When questioned by Deputy Public Prosecutor (DPP) Datuk Nordin Hassan if he had watched the video clip, Lingam said the Anti-Corruption Agency (ACA) had showed it to him in the course of their investigation and he also watched it on the Internet while he was overseas. The video-clip was then replayed for the sixth time for Lingam to view it. Asked by Nordin if he had watched the video clip which was shown to him, he retorted by asking if it was the original clip.
Commission chairman Tan Sri Haidar Mohamed Noor told Lingam to just answer the question.
Lingam: Yes, I have seen it.
Nordin : Are you the man talking on the telephone in this video clip?
Lingam : It looks like me.
Nordin : I have to tell you about the facts established by the Commission following the testimonies of the previous witnesses.
Lim Mui Fah (businessman) has confirmed it is you, so has Lim’s son, Lim Gwo Burne, and Datuk Seri Tengku Adnan. Cyber Security’s digital forensics expert Mohd Zabri Adil Talib said the voice in the video clip matched your voice sample. Tun Mohamed Eusoff Chin (former chief justice) also confirmed it sounds like you. The 17 photographs taken also have similar background to that found in your house.
I ask you again, whether the man in the video clip is you?
Lingam : Irrespective of what others said, it looks like me and sounds like me.
I have conducted my own checks and the only way to verify its authenticity is to have the original equipment used to record it and the original recording is produced.
Haidar: Are you making a submission here?
Lingam : No, I am only answering the question.
Nordin then showed Lingam the photographs of Loh Mui Fah seated with him on the sofa and asked the lawyer if he knew the person.
Lingam said the picture is not very clear, but it looked like Loh
Nordin : Who were you speaking to on the handphone in the video clip?
Lingam : I don’t know.
Haidar: You don’t know? (twice).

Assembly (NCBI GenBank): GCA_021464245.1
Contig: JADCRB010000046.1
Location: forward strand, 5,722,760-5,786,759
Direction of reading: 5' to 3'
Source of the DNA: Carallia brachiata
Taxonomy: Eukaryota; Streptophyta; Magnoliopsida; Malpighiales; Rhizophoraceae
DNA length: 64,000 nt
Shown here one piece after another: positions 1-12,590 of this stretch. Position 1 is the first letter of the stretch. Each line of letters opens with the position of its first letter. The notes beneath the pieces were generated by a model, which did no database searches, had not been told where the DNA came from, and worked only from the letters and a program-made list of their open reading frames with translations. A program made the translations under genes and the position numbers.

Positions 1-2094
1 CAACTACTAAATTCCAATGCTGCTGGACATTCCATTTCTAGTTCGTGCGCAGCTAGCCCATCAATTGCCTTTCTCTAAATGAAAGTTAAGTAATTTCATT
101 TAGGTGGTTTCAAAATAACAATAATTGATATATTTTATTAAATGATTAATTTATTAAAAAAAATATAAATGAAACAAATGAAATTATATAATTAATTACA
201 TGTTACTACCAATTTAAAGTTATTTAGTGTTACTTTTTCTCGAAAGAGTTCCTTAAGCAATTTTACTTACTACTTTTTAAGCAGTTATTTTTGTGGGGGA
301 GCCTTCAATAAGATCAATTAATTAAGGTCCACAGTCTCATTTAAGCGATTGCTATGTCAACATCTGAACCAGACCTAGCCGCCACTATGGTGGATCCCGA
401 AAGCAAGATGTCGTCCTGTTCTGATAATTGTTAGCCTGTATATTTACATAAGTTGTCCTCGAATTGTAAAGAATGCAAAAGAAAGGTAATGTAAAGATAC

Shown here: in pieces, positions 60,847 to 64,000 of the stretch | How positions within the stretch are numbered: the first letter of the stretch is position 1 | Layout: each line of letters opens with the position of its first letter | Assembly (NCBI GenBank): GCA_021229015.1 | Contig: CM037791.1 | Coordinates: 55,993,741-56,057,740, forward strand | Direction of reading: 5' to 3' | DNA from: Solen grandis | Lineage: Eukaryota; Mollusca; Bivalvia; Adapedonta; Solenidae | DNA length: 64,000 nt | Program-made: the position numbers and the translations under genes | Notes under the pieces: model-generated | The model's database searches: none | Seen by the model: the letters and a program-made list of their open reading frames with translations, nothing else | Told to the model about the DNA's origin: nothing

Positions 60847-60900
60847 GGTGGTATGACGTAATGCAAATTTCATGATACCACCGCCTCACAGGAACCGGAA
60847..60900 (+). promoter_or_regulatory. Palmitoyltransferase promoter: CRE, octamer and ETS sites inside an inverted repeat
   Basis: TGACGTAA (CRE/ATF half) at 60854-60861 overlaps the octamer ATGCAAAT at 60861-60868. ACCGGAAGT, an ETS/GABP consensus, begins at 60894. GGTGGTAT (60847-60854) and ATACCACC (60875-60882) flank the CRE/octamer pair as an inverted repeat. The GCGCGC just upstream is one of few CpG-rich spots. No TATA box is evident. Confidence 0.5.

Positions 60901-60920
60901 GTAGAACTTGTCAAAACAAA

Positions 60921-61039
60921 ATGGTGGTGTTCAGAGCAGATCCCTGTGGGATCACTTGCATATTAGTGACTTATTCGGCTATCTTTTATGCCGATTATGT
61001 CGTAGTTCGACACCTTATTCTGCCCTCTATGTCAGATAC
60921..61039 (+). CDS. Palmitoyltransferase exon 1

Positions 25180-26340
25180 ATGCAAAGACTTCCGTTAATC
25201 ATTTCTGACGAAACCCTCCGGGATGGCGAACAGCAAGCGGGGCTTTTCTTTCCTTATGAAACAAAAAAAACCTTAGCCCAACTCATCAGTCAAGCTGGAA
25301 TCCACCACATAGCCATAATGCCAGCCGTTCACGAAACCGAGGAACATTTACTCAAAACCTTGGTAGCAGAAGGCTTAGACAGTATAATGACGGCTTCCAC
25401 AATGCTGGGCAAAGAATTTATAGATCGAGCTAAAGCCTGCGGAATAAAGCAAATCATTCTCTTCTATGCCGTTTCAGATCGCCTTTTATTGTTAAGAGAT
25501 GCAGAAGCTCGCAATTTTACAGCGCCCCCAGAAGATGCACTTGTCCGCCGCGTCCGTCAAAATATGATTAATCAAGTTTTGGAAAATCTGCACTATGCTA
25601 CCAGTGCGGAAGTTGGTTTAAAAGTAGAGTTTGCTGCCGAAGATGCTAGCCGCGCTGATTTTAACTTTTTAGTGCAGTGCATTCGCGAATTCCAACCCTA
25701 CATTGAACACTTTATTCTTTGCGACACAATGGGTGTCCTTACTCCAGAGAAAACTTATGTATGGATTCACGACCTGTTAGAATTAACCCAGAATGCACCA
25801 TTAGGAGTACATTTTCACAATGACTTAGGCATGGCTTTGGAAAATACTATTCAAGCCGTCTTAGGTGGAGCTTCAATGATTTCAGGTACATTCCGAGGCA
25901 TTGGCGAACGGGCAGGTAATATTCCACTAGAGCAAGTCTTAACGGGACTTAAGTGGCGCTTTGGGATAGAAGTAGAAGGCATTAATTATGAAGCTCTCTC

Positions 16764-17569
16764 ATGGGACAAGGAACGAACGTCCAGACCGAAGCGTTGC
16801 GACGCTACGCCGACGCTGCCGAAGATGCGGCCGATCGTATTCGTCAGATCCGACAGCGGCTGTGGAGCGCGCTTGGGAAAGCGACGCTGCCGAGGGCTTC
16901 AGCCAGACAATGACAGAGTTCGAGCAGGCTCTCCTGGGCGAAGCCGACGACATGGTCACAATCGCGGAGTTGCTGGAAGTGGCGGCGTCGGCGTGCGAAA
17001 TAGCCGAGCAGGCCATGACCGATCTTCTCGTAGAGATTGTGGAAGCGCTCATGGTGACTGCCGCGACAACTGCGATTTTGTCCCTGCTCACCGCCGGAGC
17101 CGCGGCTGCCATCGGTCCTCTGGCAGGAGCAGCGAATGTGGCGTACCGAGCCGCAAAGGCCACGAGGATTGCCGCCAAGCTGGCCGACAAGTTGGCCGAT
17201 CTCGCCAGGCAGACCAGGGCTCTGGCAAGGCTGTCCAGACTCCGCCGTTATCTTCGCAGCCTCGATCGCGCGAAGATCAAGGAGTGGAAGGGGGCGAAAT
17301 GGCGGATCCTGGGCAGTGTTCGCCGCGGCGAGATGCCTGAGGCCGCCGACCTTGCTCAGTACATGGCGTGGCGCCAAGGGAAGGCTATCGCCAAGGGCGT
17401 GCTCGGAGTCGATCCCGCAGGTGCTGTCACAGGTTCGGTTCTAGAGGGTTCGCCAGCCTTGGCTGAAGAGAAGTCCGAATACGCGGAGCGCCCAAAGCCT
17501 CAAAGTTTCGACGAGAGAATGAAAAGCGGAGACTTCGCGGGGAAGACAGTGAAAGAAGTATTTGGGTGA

Lingam : But certainly I was not speaking to Ahmad Fairuz because I never had his phone number and neither did he have my umber. Until today, I have never spoken to him and neither has he talked to me.
Nordin : Do you know the man who is seated next to you in the photograph?
Lingam : It looks like Loh Mui Fah.
Nordin : Certainly you can identify him?
Lingam : You can ask me the same question a 100 times, my answer will be the same, with respect.
He also told the inquiry he could not recollect the occasion when Lim visited him on two to three occasions previously.
Lingam said Lim was a social friend and he had come to his house in Kelana Jaya with his son and mistress, Tong Meai Nah.
Asked if he knew who recorded the phone conversation on the clip, Lingam also replied in the negative.
Nordin then requested for an adjournment as he would be going through the transcript.
Commission member Datuk Mahadev Shankar then asked if the answer given by the witness is going to be in the negative, what effect the questions would have. Earlier, when Nordin said he wanted to call Lingam as the next witness, Malaysian Bar representative Robert Lazar said the Commission should wait for two previous witnesses to complete their testimonies before proceeding with Lingam. Lazar said the ACA’s investigating officer senior Supt Chuah Lay Choo and former Chief Justice Tun Eusoff Chin are half-way in giving evidence and the Commision should refrain from calling Lingam now.
Haidar took note of this viewpoint and proceeded to call Lingam as the next witness.
When he took the stand, Lingam said he was acquainted with businessman Tan Sri Vincent Tan in the course of him acting as a lawyer for Tan’s Berjaya Group of companies and also personal legal cases around the 90s.
As for Tengku Adnan Mansor, Lingam said he knew the present Tourism Minister when he was an executive director with the Berjaya Group.
Lingam also said Loh Mui Fah was never his client, but that his (Mui Fah's) father was.
Lingam was not drunk at that time, say video clip maker
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Loh Gwo Burne
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ABOVE: as a student in Oldham
KUALA LUMPUR (Jan 21, 2008): Loh Gwo Burne (ABOVE, arriving on Day 6), who produced the video clip which allegedly showed a lawyer brokering the appointment of judges, today identified lawyer Datuk V.K. Lingam as the one featured in the clip, and the person he was talking to on the handphone was a man. He said as Lingam walked up and down during his conversation, he could hear a male voice at the other end of the line. Loh, a 33-year-old consultant now based in